Exemptions

In a bankruptcy proceeding, exemptions refer to property of the debtor which is beyond reach of creditors or the bankruptcy trustee.  The Bankruptcy Code allows each individual who files bankruptcy to keep basic assets which are considered necessary for the debtor’s “fresh start” after bankruptcy.  This property is the debtor’s “exempt property”. 

Property that can be legally exempted from bankruptcy proceeding are determined by state and federal statutes, and therefore, vary from state to state.  To use the exemptions of a particular state the debtor must have lived for two years in the state in which s/he is filing bankruptcy.  If the debtor has not lived in the state for 2 years, then the exemptions of the state in which s/he  lived in the six months beyond the two year period apply.  If no state’s exemptions are available, federal exemptions apply to the debtor.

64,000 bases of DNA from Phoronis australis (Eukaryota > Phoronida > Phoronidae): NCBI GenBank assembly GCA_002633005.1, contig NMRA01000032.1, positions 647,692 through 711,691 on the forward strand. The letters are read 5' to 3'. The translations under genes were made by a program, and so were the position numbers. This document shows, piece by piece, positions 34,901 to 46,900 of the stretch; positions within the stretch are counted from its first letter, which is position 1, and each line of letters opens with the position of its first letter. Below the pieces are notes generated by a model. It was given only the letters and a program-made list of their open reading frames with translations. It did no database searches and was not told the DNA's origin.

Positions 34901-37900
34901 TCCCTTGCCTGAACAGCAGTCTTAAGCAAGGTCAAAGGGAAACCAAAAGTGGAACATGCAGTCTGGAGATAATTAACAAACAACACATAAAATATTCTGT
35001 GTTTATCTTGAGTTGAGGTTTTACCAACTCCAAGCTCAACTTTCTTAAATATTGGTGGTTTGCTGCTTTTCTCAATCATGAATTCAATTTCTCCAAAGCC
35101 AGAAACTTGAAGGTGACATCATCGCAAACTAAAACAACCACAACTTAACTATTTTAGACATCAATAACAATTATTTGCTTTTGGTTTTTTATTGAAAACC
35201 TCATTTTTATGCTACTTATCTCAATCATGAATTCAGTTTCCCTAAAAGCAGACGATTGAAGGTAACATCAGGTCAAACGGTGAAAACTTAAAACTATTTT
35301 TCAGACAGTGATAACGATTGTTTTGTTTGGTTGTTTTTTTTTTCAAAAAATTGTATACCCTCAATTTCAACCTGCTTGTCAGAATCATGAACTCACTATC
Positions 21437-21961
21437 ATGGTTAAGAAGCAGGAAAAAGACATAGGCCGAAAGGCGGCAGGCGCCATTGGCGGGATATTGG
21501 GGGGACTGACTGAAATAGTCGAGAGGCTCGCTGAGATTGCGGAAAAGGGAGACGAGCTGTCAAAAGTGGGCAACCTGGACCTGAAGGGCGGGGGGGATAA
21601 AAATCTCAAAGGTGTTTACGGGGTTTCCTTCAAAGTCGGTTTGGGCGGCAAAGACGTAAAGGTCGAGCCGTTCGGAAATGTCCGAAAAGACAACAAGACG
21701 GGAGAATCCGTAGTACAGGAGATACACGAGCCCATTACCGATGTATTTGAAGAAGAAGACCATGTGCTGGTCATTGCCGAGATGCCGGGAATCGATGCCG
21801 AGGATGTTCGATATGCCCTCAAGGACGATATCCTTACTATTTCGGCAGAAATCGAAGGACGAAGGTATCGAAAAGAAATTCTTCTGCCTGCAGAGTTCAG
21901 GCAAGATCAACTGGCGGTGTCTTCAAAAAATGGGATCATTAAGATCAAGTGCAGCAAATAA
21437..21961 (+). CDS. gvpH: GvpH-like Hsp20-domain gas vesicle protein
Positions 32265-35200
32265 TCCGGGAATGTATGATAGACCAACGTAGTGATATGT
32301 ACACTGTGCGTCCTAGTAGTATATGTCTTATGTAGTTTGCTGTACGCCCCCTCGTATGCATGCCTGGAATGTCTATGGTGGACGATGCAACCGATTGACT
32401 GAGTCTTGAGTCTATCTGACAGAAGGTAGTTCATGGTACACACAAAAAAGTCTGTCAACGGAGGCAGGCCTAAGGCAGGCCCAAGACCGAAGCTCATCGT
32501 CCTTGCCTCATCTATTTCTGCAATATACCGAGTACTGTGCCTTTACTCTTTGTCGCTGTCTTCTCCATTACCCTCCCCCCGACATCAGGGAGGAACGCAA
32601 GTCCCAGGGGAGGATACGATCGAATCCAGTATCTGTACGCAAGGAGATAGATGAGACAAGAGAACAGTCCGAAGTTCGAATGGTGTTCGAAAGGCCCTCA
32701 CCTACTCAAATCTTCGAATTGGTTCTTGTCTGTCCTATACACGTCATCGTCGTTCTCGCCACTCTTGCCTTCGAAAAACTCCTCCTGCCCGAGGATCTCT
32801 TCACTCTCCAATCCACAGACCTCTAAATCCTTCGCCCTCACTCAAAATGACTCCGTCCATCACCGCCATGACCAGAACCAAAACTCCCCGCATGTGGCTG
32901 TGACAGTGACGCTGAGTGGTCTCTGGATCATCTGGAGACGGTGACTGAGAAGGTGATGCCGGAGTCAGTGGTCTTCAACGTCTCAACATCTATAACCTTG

When a debtor files for bankruptcy, a schedule specifying properties that are to be exempted is filed along with the application for bankruptcy.  If the creditors have no objections, the property becomes part of the debtors exempted property.  Exempt property is then no longer property of the bankruptcy estate and is therefore, not subjected to bankruptcy proceedings.

Generally, used household goods and personal belongings which have little resale value, pension rights and retirement plans are included in exempted property.  The point for maintaining the exempted property is to help the debtor to get a fresh start.  This is possible only if the debtor has something to start with.


Inside Exemptions